A (A Child)
The exclusion of a child from school on the basis of a criterion that had a disproportionate effect on lower socio-economic groups was not discriminatory under Article 14
Excluding a pupil from his school on suspicion of setting fire to a classroom did not breach his right to an education under Article 2 Protocol 1 of the European Convention on Human Rights. However, the exclusion was illegal within the provisions of domestic law as established by the Education Act 1996 and the Schools Standards and Framework Act 1998. As this was not a breach in the terms of section 6 of the Human Rights Act 1998, no award of damages flowed from the illegal act.
There was no discrete right to develop a personality under Article 8 which the state was guaranteed to protect in the field of education under Article 2 Protocol 1
The strict liability offence created by s.444(1) Education Act 1996 was compatible with Article 6(2) of the Convention.
The refusal by a school to allow a pupil to wear a jilbab at school did not interfere with her right to manifest her religious beliefs under Article 9 of the Convention, nor did it deny her access to education in violation of Article 2 of the First Protocol to the Convention.
The refusal by a local education authority of a loan to a mature student was not discriminatory under Article 14 in conjunction with the right to education under Article 2 of the First Protocol
E.H. v Greece
Legislation governing admission to a profession engaged people's civil rights even though the judicial process governing this procedure involved public law
Eren v Turkey
A challenge under the right to education to the state's imposition of conditions of entry to university has been admitted for further consideration
Governers of X School v R(on the Application of G) (Claimant) & Y City Council and Secretary of State for Children and Schools and Families (Interveners) & Equality and Human Rights Commission (Interested Party)
Where an individual had a civil right being determined in one set of proceedings for the purposes of Article 6, he would be able to claim protection under that provision in any other proceeding involving him if the outcome of that other would have a substantial effect on the determination of that civil right.
The right to education was not absolute and could not be relied upon to buttress an immigration claim. A child's right to education whilst in the UK did not entail the right to remain
In the matter of an application by 'JR17' for Judicial Review (Northern Ireland)  UKSC 27
The Supreme Court found that there was no breach of a pupil’s right to education, where he was unlawfully suspended from school but was provided with work to do and home tutoring.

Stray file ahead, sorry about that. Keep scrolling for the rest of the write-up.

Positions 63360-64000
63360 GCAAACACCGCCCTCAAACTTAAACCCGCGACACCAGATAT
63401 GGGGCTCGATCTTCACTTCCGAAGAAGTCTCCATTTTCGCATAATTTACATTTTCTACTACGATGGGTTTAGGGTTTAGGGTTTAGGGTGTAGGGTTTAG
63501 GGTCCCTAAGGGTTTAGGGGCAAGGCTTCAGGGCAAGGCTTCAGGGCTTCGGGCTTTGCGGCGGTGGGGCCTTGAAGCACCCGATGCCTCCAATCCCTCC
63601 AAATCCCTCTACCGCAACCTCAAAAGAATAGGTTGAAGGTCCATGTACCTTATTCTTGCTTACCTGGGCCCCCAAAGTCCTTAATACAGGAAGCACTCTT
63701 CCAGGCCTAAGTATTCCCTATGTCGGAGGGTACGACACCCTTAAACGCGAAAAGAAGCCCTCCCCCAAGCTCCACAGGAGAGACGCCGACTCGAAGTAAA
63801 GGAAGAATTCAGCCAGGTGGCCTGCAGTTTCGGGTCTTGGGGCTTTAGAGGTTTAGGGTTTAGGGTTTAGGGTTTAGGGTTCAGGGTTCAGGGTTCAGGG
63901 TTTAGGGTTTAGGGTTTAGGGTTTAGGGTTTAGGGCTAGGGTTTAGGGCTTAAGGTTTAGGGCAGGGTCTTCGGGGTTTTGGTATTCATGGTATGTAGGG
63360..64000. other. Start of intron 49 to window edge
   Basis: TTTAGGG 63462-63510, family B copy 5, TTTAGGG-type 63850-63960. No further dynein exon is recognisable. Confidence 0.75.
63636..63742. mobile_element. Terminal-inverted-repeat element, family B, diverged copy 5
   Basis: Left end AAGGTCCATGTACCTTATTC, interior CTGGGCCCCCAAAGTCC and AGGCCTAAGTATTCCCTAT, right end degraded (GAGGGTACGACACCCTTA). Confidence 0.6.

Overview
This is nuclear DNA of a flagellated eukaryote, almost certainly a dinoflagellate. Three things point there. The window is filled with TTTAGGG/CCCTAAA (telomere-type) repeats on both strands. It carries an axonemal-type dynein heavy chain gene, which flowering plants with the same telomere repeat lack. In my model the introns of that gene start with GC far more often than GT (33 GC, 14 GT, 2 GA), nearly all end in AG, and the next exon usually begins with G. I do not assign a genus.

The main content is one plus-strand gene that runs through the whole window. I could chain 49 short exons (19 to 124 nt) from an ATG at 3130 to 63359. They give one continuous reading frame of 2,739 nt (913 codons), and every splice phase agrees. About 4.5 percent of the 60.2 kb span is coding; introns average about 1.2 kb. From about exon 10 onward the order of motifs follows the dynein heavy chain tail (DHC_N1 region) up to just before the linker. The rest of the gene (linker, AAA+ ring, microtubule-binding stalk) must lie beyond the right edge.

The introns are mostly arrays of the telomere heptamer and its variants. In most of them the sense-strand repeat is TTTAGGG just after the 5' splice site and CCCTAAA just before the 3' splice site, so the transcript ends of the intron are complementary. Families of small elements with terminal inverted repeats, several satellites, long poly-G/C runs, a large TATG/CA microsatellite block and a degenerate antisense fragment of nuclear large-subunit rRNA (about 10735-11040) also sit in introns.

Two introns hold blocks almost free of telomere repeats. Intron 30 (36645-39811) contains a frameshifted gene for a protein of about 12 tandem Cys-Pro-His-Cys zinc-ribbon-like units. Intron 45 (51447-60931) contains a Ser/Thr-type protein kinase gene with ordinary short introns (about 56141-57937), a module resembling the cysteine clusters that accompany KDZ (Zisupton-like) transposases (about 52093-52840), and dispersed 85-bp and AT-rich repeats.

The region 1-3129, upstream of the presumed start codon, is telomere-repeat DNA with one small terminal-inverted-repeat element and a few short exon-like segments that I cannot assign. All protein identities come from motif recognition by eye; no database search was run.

K (A Child)
The religious conviction of a parent had to be given due weight when considering admission of a child to a particular school
K and S
The Convention added nothing material to the issue of lateness for school - that issue had been properly taken into account by an admission appeal panel when deciding to refuse places for children at their parents' school of choice.
Luton Borough Council & Nottingham City Council & Ors, R (on the application of) v Secretary of State for Education  EWHC 217 (Admin)
The high court has ruled that the coalition government’s cancellation of Labour’s school building program in 6 areas was unlawful.
R (on the application of E) (Respondent) v (1) JFS Governing Body (2) Admissions Panel of JFS (Appellants) : R (on the application of E) (Respondent) v (1) JFS Governing Body (2) Admissions Panel of JFS (Appellants) & ORS (United Synagogue
 UKSC 15
A school for Orthodox Jews which tested applicants for matrilineal descent was acting on the basis of ethnic origin, meaning that their admission requirement constituted direct racial discrimination.
R (on the application of LG) (Appellant) v Independent Appeal Panel for Tom Hood School (Respondent) & Secretary of State for the Department for Children, Schools and Families (Interested Party)  EWCA Civ 142
An exclusion hearing did not engage Article 6 of the Convention since there was no “civil right” to education recognized as such either by the Convention or by domestic law.
R and Others
Refusal by the local authority to provide free school transport for claimants who lived in the Leeds administrative area to attend Jewish schools in Manchester were not irrational nor did they engage or infringe the claimants' rights under Articles 8, 9, 14 or Article 2 of Protocol 1.
R(on the application of Sarika Watkins-Singh) v Aberdare Girls High School Governers (Defendant) and Rhondda Cynon Taf Unitory Authority
 EWHC 1865 (Admin)
QBD (Admin) (Silber J) July 29 2008
A school's decision to refuse to allow a Sikh pupil to wear a religious steel bangle constituted indirect discrimination on grounds of race under the Race Relations Act 1976 and on grounds of religion under the Equality Act 2006.
Sahin v Turkey
Banning Muslim headscarves in schools does not violate freedom of religion and could counter Islamic fundamentalism
SG v St Gregory’s Catholic Science College  EWHC 1452 (Admin)
School ban on "cornrows" discriminated against pupils on grounds of race
The legislative ban on corporal punishment in all schools was not incompatible with parental rights under the Convention. A belief in the efficacy of corporal punishment in schools did constitute a philosophical conviction for the purposes of Articles 9 or 2 Protocol 1 but Parliament was entitled to limit the manifestation of those beliefs in the interests of children.
The right to education under Article 2 Protocol 1 did not entail the obligation on local authorities to award educational grants indiscriminately